Be Prepared: Before, During and After an Earthquake
Do you know how to prepare for and survive a major earthquake? According to
Department of Conservation scientists, it will be critical to have the right answer to
that question somewhere in California sometime in the coming years.
Many people think having bottled water on hand is a good idea. That’s true, as
long as you have enough. Many are certain that standing in a doorway during the
shaking is a good idea. That’s false, unless you live in an unreinforced adode
structure; otherwise, you're more likely to be hurt by the door swinging wildly in a
doorway or trampled by people trying to hurry outside if you’re in a public place.
How to be Prepared
o Electricity, water, gas and telephones may not be working after an earthquake.
The police and fire departments are likely to be tied up. You should be prepared to
fend for yourself for at least three days, preferably for a week.
o You'll need food and water (a gallon a day per person); a first aid kit; a fire
extinguisher suitable for all types of fires; flashlights; a portable radio; extra
batteries, blankets, clothes, shoes and money (ATMs may not work); medication;
an adjustable or pipe wrench to turn off gas or water, if necessary; baby and pet
food; and an alternate cooking source (barbecue or camp stove). This list can also
be applied to other disasters, such as floods or wildfires.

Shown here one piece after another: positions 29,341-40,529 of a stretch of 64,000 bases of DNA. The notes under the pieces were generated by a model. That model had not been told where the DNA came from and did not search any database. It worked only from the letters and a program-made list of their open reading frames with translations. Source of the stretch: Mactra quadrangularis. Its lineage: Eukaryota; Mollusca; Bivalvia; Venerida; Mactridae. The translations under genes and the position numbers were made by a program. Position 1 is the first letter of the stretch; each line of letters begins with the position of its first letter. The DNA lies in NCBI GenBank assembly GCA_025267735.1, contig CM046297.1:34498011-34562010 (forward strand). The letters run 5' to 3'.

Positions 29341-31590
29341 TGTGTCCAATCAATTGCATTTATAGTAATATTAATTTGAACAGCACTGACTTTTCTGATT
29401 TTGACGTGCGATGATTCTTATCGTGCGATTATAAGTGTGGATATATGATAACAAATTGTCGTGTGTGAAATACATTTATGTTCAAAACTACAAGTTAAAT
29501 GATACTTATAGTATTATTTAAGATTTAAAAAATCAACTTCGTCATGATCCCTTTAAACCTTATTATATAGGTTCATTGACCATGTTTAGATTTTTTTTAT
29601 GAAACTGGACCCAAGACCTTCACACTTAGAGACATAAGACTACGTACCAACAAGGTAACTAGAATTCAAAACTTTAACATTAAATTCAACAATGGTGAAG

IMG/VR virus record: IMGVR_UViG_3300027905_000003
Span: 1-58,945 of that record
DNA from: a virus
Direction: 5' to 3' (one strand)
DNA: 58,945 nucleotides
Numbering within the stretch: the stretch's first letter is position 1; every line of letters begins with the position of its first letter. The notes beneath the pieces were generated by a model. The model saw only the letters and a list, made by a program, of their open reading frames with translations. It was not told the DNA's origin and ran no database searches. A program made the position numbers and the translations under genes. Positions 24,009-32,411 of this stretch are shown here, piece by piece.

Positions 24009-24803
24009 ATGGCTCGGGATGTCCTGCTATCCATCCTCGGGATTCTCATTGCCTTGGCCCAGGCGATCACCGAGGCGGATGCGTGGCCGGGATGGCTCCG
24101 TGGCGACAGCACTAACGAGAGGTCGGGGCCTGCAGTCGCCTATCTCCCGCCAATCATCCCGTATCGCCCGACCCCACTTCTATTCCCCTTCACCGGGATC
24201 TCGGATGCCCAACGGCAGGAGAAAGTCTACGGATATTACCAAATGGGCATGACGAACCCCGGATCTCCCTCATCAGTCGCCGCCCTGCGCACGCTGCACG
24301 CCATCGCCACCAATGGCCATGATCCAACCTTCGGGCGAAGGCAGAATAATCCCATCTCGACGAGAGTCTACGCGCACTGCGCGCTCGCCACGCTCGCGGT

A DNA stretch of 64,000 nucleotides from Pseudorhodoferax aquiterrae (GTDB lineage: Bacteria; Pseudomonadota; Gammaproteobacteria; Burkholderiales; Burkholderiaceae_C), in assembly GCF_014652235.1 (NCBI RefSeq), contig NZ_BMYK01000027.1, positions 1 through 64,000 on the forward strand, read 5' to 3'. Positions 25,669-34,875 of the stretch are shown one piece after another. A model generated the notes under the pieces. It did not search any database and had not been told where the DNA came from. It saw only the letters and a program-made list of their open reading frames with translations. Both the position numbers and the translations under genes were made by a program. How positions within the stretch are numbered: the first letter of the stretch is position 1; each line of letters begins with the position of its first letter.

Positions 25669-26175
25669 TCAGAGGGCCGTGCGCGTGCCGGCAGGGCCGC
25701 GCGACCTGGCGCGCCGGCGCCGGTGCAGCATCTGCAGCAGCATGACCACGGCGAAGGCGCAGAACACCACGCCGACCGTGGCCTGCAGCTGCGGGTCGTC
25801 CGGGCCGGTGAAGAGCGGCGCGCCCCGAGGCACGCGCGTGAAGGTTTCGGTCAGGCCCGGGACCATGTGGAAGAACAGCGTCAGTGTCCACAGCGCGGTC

o It’s also a good idea to decide beforehand how and where your family will reunite if
separated during a quake and to conduct in-home practice drills. You might
choose an out-of-the-area friend or relative that family members can call to check
o Securing water heaters, major appliances and tall, heavy furniture to prevent them
from toppling are prudent steps. So, too, are storing hazardous or flammable
liquids, heavy objects and breakables on low shelves or in secure cabinets.
o Discuss earthquake insurance with your agent. Depending on your financial
situation and the value of your home, it may be worthwhile.
During an Earthquake
o If you're indoors, stay there. Get under -- and hold onto --a desk or table, or stand
against an interior wall. Stay clear of exterior walls, glass, heavy furniture,
fireplaces and appliances. The kitchen is a particularly dangerous spot. If you’re in
an office building, stay away from windows and outside walls and do not use the
o If you're outside, get into the open. Stay clear of buildings, power lines or anything
else that could fall on you.
o If you're driving, move the car out of traffic and stop. Avoid parking under or on
bridges or overpasses. Try to get clear of trees, light posts, signs and power lines.
When you resume driving, watch out for road hazards.
o If you're in a mountainous area, beware of the potential for landslides. Likewise, if
you're near the ocean, be aware that tsunamis are associated with large
earthquakes. Get to high ground.
o If you’re in a crowded public place, avoid panicking and do not rush for the exit.
Stay low and cover your head and neck with your hands and arms.
After an Earthquake
o Check for fire or fire hazards. If you smell gas, shut off the main gas valve. If
there's evidence of damage to electrical wiring, shut off the power at the control
o If the phone is working, only use it in case of emergency. Likewise, avoid driving if
possible to keep the streets clear for emergency vehicles.
o Be aware that items may fall out of cupboards or closets when the door is opened,
and also that chimneys can be weakened and fall with a touch. Check for cracks
and damage to the roof and foundation of your home.
o Listen to the radio for important information and instructions. Remember that
aftershocks, sometimes large enough to cause damage in their own right,
generally follow large quakes.
o If you leave home, leave a message telling friends and family your location.